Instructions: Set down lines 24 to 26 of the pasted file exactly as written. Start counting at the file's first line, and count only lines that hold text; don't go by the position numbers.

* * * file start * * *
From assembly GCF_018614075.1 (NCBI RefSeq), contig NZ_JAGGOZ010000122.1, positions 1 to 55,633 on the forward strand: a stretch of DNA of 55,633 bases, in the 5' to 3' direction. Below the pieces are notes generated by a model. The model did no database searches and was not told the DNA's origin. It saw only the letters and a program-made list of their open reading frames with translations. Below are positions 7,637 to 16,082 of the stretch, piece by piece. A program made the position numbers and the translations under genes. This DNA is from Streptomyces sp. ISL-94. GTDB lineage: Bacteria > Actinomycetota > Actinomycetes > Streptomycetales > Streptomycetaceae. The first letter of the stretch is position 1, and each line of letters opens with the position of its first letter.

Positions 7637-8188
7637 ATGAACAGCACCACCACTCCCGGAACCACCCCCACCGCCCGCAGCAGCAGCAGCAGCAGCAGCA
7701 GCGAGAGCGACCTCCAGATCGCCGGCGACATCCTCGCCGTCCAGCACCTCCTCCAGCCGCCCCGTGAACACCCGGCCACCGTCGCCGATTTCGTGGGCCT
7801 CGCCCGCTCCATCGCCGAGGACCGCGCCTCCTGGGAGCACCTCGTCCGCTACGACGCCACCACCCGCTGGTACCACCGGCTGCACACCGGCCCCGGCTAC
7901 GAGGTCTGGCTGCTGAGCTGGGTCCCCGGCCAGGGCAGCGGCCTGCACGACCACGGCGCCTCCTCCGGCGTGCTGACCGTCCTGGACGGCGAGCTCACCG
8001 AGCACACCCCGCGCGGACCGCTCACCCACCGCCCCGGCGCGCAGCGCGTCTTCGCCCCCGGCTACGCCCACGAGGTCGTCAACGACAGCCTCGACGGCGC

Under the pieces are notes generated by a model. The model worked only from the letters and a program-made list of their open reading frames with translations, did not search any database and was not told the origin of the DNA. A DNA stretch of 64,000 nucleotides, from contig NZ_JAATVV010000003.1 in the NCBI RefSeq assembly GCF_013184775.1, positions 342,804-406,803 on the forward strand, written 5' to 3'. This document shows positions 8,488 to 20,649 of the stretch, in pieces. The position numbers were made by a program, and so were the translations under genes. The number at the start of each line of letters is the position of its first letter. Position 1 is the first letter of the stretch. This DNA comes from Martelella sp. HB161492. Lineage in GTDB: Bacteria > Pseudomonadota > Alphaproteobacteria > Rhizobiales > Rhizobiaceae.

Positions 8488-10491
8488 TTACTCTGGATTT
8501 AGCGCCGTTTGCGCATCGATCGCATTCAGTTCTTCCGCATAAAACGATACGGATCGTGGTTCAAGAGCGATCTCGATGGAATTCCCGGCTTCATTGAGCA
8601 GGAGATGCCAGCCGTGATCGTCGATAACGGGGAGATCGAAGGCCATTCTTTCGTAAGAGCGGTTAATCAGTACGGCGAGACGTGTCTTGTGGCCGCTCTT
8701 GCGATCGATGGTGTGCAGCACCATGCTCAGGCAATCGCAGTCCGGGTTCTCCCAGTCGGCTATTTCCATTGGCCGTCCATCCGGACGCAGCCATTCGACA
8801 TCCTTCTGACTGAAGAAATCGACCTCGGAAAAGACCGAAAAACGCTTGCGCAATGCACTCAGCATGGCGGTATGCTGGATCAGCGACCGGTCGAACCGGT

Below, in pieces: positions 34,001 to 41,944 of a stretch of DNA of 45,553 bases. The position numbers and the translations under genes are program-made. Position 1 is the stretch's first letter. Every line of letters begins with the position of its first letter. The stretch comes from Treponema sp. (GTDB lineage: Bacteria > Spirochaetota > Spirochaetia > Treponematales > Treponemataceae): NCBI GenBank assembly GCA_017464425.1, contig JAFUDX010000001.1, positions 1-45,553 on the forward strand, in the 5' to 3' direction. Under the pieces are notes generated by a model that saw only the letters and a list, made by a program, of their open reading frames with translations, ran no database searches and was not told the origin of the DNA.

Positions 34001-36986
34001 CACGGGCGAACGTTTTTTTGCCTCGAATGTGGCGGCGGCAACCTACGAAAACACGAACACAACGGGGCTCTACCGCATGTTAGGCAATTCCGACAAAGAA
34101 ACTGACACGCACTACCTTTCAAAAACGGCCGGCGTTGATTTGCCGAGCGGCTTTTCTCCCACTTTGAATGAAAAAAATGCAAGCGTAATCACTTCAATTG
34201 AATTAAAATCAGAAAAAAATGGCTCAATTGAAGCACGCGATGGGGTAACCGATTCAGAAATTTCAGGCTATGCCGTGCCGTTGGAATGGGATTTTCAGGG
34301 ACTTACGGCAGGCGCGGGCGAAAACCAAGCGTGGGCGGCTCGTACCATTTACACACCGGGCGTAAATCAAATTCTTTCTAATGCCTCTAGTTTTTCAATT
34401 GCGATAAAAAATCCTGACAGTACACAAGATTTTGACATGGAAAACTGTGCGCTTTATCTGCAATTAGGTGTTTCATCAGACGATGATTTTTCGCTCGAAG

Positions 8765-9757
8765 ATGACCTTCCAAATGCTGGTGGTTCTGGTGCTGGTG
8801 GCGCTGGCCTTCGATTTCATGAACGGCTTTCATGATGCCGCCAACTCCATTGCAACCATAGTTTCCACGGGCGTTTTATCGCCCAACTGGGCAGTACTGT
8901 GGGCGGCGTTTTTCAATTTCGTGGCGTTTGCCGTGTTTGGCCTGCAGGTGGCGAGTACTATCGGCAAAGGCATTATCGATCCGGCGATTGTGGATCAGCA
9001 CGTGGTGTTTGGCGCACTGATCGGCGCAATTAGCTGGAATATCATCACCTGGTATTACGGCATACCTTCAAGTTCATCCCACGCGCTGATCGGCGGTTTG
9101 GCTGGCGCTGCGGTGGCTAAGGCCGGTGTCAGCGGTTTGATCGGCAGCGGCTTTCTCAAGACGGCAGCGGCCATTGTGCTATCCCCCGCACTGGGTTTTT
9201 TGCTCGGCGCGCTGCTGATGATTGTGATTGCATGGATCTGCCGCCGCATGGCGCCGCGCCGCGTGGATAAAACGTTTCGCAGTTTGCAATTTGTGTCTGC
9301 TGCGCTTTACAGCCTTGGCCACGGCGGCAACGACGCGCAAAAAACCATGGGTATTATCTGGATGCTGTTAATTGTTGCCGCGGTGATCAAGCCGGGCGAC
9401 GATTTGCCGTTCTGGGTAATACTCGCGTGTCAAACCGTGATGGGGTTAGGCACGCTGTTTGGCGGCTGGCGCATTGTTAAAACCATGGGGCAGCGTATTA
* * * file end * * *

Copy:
8801 GCGCTGGCCTTCGATTTCATGAACGGCTTTCATGATGCCGCCAACTCCATTGCAACCATAGTTTCCACGGGCGTTTTATCGCCCAACTGGGCAGTACTGT
8901 GGGCGGCGTTTTTCAATTTCGTGGCGTTTGCCGTGTTTGGCCTGCAGGTGGCGAGTACTATCGGCAAAGGCATTATCGATCCGGCGATTGTGGATCAGCA
9001 CGTGGTGTTTGGCGCACTGATCGGCGCAATTAGCTGGAATATCATCACCTGGTATTACGGCATACCTTCAAGTTCATCCCACGCGCTGATCGGCGGTTTG